Segmental, synaptic actions of commissural interneurons in the mouse spinal cord

Katharina A. Quinlan, Ole Kiehn*

*Corresponding author for this work

Research output: Contribution to journalArticlepeer-review

94 Scopus citations


Left-right alternation depends on activity in commissural interneurons (CINs) that have axons crossing in the midline. In this study, we investigate the CIN connectivity to local motor neurons using a newly developed preparation of the in vitro neonatal mouse spinal cord that allows us to identify all classes of CINs. Nineteen of 29 short-range CINs with axonal projections <1.5 segments (sCINs) directly excited, directly inhibited, or indirectly inhibited contralateral motor neurons in the quiescent spinal cord. Excitation was glutamatergic and inhibition was mixed glycinergic and/or GABAergic. Long-range CINs were also found to have input to local, contralateral motor neurons. Thirteen of 29 descending CINs had similar synaptic connectivity to contralateral motor neurons as the sCINs, including direct excitation and direct and indirect inhibition. Some (9 of 23) rostrally projecting ascending CINs, and a few (2 of 10) CINs with bifurcating axons that both ascend and descend, indirectly inhibited local, contralateral motor neurons. Rhythmic firing during locomotor-like activity was observed in a number of CINs with segmental synaptic effects on contralateral motor neurons. This study outlines the basic connectivity pattern of CINs in the mouse spinal cord on a segmental level. Our study suggests that, based on observed synaptic connectivity, both short- and long-range CINs are likely involved in segmental left-right coordination and that the CIN system is organized into a dual-inhibitory and single-excitatory system. These systems are organized in a way that they could provide appropriate coordination during locomotion.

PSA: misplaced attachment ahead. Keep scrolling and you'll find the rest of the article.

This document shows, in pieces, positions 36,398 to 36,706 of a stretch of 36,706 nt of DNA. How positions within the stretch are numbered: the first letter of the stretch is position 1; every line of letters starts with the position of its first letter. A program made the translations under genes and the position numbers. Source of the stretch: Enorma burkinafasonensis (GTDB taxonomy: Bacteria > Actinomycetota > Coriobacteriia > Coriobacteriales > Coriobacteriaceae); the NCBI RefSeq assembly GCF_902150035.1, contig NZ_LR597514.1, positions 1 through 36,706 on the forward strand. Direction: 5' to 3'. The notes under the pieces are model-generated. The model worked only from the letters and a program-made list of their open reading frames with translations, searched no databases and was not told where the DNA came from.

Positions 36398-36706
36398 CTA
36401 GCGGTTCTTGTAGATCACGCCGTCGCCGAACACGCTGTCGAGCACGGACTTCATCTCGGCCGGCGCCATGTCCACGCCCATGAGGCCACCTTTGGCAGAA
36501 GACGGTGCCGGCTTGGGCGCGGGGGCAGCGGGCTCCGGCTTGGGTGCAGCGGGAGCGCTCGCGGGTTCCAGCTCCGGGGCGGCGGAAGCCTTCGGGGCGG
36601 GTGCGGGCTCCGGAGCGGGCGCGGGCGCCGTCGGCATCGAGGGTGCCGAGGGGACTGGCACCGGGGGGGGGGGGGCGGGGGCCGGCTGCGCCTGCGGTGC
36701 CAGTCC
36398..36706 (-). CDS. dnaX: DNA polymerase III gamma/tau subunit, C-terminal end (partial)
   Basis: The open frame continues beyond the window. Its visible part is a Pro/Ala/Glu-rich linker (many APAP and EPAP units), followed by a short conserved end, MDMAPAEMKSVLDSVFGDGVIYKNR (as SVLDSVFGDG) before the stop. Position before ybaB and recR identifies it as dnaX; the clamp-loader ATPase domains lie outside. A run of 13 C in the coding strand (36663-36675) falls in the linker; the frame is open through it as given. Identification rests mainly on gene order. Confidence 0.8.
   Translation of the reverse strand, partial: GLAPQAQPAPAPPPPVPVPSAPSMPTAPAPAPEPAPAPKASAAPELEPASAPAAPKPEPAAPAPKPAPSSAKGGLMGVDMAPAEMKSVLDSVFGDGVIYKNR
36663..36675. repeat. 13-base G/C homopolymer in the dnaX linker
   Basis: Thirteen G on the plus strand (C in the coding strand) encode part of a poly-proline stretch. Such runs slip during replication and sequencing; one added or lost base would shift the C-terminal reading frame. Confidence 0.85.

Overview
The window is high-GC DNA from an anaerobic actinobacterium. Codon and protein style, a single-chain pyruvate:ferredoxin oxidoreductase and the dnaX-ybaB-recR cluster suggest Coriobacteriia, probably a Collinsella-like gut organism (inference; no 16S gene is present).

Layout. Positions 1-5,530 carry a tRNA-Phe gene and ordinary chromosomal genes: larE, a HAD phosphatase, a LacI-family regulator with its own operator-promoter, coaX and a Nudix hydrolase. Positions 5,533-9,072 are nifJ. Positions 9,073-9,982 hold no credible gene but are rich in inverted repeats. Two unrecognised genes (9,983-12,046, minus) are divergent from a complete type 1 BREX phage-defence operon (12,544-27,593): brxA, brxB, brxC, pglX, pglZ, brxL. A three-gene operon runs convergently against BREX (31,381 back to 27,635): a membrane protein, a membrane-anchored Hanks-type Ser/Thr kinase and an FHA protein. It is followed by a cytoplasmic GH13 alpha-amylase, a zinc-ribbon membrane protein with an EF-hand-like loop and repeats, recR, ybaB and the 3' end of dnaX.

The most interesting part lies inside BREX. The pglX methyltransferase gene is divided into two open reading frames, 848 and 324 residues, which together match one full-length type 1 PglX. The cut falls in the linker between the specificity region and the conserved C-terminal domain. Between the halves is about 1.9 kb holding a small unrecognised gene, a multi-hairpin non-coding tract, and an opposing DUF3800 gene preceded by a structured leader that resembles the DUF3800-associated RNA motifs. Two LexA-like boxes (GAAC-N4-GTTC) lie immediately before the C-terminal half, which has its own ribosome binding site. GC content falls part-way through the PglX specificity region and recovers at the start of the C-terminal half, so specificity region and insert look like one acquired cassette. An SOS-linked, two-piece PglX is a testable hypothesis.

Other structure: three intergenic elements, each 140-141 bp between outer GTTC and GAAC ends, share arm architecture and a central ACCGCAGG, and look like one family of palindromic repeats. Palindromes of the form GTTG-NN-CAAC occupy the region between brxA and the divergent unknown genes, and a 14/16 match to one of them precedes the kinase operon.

Original languageEnglish (US)
Pages (from-to)6521-6530
Number of pages10
JournalJournal of Neuroscience
Issue number24
StatePublished - Jun 13 2007


  • CPG
  • Commissural interneurons
  • GABA
  • Glutamate
  • Glycine
  • Locomotion
  • Motor neurons
  • Spinal cord

ASJC Scopus subject areas

  • Neuroscience(all)


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